Like the song says: «This is Halloween»

It’s hard to believe that we’re already nearing the end of October! The weather may be changing (although compared to the UK, it’s still blissful), but here at ELITE we’ve settled in to our new classes and timetables – and we’re loving it! With October, of course, comes autumn and winter’s traditional holidays, and whilst Guy Fawkes (or Bonfire) Night might not have made it to Spain yet we can thank our American counterparts for turning All Hallows Eve into the huge international festival that is Halloween: I definitely didn’t expect quite so many of my pre-juniors to know words like “killer clown” and “the walking dead”! It’s always good to inject a bit of excitement into dreary autumn days, and even in the UK Halloween has been Americanised; but some of our old traditions are still going strong. In Scotland especially, I grew up with older family members asking if I would be going “guising”, rather than trick-or-treating. When guising kids still dress up but, rather than simply threatening tricks if their poor neighbours don’t give them something, they have to tell a joke or sing a song in exchange for a sweet. Another favourite party game when I was younger was “dookin’ for apples” (known as apple-bobbing in England). Involving buckets of water and a “no hands” rule, it’s tricky and pretty messy, especially with Halloween face paint on… This game stems from the old pagan traditions surrounding this day of the year, and the Druid belief that apples were sacred: there’s definitely no religious element now, but we always had fun with it! At ELITE we...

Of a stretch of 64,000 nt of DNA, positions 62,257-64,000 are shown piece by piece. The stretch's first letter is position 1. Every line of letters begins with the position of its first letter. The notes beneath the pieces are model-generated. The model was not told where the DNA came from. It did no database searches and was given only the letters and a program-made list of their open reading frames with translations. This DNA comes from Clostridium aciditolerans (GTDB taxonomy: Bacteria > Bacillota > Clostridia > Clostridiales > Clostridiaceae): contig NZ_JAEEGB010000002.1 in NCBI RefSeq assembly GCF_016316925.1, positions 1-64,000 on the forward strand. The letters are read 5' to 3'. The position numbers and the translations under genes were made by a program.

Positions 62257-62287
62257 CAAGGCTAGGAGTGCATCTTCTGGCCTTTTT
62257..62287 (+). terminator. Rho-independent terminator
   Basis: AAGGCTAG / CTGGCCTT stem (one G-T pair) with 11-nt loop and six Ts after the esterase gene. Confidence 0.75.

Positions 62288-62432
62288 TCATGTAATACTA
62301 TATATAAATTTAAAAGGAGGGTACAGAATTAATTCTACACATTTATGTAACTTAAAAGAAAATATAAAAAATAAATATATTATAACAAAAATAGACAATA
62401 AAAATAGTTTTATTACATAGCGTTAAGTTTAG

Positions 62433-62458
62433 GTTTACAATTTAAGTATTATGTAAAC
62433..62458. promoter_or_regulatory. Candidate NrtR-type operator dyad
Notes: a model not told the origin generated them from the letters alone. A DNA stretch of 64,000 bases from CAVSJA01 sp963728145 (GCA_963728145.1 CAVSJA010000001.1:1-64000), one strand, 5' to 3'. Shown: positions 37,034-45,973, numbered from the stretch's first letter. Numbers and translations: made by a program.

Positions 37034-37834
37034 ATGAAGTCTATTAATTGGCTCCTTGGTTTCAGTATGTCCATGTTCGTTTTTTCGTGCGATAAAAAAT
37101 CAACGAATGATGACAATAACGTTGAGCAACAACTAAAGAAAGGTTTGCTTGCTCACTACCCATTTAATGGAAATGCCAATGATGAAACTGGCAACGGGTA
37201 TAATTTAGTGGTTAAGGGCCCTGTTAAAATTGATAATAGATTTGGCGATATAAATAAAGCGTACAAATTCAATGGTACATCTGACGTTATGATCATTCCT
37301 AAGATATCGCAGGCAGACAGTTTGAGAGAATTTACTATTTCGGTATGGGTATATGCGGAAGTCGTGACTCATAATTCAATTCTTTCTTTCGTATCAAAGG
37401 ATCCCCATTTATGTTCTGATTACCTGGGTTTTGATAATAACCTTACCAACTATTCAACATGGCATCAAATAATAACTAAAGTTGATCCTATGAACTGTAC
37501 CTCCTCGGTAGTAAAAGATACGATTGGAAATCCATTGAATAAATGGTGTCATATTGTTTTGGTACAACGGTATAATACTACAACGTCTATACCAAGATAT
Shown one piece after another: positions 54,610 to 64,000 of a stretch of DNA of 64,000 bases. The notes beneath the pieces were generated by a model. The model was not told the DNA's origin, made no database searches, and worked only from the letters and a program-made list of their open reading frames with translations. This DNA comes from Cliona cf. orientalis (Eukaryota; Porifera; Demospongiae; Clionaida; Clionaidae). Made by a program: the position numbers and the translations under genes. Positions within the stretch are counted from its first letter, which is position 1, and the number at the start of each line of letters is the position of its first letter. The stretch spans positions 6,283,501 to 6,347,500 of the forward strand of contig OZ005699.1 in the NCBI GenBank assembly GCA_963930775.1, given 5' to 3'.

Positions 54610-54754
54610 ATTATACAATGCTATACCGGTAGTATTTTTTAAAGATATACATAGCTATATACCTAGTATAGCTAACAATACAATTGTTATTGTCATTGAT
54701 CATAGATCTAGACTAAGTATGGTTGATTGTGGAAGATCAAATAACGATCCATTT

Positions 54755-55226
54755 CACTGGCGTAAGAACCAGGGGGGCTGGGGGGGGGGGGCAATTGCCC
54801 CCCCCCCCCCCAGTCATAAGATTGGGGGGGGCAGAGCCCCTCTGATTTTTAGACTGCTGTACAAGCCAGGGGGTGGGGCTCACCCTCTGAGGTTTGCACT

It’s not just about the language

“Move to Spain”, they said… “Constant sunshine”, they said… I just wish someone had told that to the torrential downpour greeting us at the end of our first month here in Spain. It certainly felt more like home, but it wasn’t quite what we had all thought we were signing up for when we moved to Catalunya last week to join the team here at ELITE! Despite my (grantedly very British) complaint, however, I can say our first couple of weeks in Esparreguera were all the better for their unpredictability. For the three of us four interns who speak (or at least try to speak) Spanish, the immersion in the language everywhere from taxis to street markets kicked our lazy summer brains into gear – if only we could find one TV channel in English – but the attempt to balance a mixture of English, Catalán and Castellano has proved a serious challenge. Add to that my Scottish accent, and it’s a miracle we’ve managed to make ourselves understood at all! The cultural differences have surprised us too. The stereotype may be of Brits as uptight or reserved, but it hasn’t seemed so far off the mark here, where it’s the norm to kiss strangers on the first meeting, or to gesture madly and touch people as you speak to them. The Spanish passion has also been obvious to us with our friendly and excitable coworkers – nowhere else would you spend the first night eating tapas together, or be taken to see airshows with your boss’ family! Siestas and Sundays, though, are what have thrown us off the...

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